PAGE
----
SINGAPORE - Singapore will boost its security spending to tackle the terror threat, which is at its highest level in recent years. Already, there are plans to introduce a facial recognition system to quickly identify suspects, and install 11,000 more cameras in public areas such as hawker centres and linkways to bus interchanges.
Explaining the need to "take action", Finance Minister Heng Swee Keat said security spending will be a "very major item" in the upcoming Budget.
"I do expect our security expenditure to go up because we want to be able to support our security agencies in this very important mission to keep Singapore safe and secure," he said on Friday (Feb 2).
He also expects spending to continue to increase over the next decade, he added.
In 2016, the Home Affairs, Defence and Foreign Ministries spent $19.5 billion - slightly more than a quarter of the government's budget - on security. This was a 30 per cent increase from the $14.8 billion spent in 2011.
When asked how the Government will fund the higher spending, Mr Heng said that "we need to do our long-term expenditure projection as well as our long-term revenue needs".
He declined to say by how much security spending will increase, saying details will be revealed during Feb 19's Budget day.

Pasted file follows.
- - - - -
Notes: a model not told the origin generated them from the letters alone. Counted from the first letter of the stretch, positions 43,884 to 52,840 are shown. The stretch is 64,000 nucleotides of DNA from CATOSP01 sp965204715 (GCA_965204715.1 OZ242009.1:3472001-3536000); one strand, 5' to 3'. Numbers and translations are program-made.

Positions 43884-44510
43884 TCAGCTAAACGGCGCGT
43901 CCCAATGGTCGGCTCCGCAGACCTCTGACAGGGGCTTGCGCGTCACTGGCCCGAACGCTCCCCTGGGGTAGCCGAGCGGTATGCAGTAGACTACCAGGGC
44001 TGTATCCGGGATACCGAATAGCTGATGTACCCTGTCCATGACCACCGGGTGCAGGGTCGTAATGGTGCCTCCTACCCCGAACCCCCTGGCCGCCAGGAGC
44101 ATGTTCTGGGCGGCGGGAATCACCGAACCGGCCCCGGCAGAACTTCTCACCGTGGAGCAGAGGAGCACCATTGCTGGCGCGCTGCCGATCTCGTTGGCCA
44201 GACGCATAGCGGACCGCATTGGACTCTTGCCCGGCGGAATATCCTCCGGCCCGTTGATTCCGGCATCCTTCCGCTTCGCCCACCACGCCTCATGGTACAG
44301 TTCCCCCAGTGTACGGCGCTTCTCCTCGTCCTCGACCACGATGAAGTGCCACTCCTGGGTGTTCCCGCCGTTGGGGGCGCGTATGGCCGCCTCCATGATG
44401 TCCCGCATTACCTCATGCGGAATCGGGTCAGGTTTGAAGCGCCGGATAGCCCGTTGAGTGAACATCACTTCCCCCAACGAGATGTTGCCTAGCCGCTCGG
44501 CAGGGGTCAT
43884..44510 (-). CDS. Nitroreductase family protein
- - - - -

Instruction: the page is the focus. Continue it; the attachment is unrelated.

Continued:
Mr Heng, who was Assistant Commissioner of Police, was speaking after watching a demonstration by Home Team officers, who used explosives to break into a room where terrorists were hiding.
Over the past two years, the police has trained specialist teams who will be the first to respond in the event of an attack. It has also put up 65,000 public cameras across 10,000 Housing Board estates. By 2020, 11,000 more cameras, with some able to capture 360-degree images, will be added. The police will also develop a Video Trawling and Analytics System that will detect, track and recognise faces.
Mr Heng said that Singaporeans are taking national security issues "very seriously".
"Since we rolled out SGSecure, many more people are taking action to raise their knowledge level... to prepare for contingencies," he said, referring to the national movement to mobilise Singaporeans to prevent and deal with a terror attack.
Correction note: This story has been edited with police clarifications.